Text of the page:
There is clearly a new and old school culture clash brewing in the world of business. The clash being between the formal and the informal.
Check out this example between how Verizon and Google responded to a NY Times article suggestion the two companies were talking to end net neutrality.
Verizon’s response on their Public Policy Blog:
The NYT article regarding conversations between Google and Verizon is mistaken. It fundamentally misunderstands our purpose. As we said in our earlier FCC filing, our goal is an Internet policy framework that ensures openness and accountability, and incorporates specific FCC authority, while maintaining investment and innovation. To suggest this is a business arrangement between our companies is entirely incorrect.
Google’s response on Twitter:
@NYTimes is wrong. We’ve not had any convos with VZN about paying for carriage of our traffic. We remain committed to an open Internet.
Verizon’s response is more of the same old, white washed, formal, makes sure it ruffles no feathers and offends no one. Verizon says “mistaken” as opposed to Google who says NY Times is “wrong.” Google used a tweet, said what they felt, used abbreviations and made it conversational. Verizon was anything but. It feels as if 10 different people approved it, before it was sent out. The statement was structured, formal and stiff.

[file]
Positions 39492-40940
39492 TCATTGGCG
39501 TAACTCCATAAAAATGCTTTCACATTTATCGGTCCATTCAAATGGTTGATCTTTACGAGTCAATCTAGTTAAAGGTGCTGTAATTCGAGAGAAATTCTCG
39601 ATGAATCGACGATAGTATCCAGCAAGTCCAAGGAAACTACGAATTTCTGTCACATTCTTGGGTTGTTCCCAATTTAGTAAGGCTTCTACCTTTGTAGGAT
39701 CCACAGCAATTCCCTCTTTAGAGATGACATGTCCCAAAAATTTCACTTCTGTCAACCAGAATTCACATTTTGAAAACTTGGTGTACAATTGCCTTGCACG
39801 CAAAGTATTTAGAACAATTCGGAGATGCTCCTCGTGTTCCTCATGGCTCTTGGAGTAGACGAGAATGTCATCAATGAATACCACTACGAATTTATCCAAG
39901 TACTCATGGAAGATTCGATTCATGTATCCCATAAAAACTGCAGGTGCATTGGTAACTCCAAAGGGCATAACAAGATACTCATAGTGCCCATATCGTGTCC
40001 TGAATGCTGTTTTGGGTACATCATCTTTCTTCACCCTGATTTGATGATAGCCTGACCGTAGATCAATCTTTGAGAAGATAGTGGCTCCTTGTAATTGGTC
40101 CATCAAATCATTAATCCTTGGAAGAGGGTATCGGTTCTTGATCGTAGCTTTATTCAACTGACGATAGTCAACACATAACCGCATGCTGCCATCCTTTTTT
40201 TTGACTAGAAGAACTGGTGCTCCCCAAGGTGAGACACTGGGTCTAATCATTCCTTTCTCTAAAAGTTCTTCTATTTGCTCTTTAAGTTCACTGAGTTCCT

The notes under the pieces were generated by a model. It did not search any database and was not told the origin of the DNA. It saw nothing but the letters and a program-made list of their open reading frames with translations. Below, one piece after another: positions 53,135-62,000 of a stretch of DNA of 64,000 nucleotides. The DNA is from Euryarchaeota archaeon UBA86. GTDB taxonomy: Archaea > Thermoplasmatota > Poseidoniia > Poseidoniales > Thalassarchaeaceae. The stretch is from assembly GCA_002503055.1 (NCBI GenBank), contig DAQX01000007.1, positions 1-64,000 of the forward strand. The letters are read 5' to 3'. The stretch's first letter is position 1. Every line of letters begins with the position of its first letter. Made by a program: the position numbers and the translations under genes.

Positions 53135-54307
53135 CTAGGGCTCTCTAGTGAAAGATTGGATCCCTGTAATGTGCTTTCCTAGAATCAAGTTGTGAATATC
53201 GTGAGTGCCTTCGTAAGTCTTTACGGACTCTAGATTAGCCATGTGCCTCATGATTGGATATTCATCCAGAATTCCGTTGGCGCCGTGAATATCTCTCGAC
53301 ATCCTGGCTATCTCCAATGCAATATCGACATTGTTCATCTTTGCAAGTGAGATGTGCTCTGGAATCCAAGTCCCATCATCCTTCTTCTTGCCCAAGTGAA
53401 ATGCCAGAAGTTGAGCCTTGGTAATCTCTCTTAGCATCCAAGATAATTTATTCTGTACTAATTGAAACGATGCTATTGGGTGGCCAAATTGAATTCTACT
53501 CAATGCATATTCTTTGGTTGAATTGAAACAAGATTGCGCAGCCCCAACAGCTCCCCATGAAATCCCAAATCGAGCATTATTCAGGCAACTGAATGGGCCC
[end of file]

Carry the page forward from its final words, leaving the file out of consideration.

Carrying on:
I think we are seeing a shift in the role of formality in business; in everything from dress, to communication, to hierarchy. The old schools is holding on to formality as a course of doing business. The new school is doing away with it in order to reduce friction and accelerate progress.
If this communication were to be measured, how much do you think each of these cost in time, person effort, and money? I suspect Verizon’s cost 25 times more than Googles. Why?
What do you think? Are you old school or new school?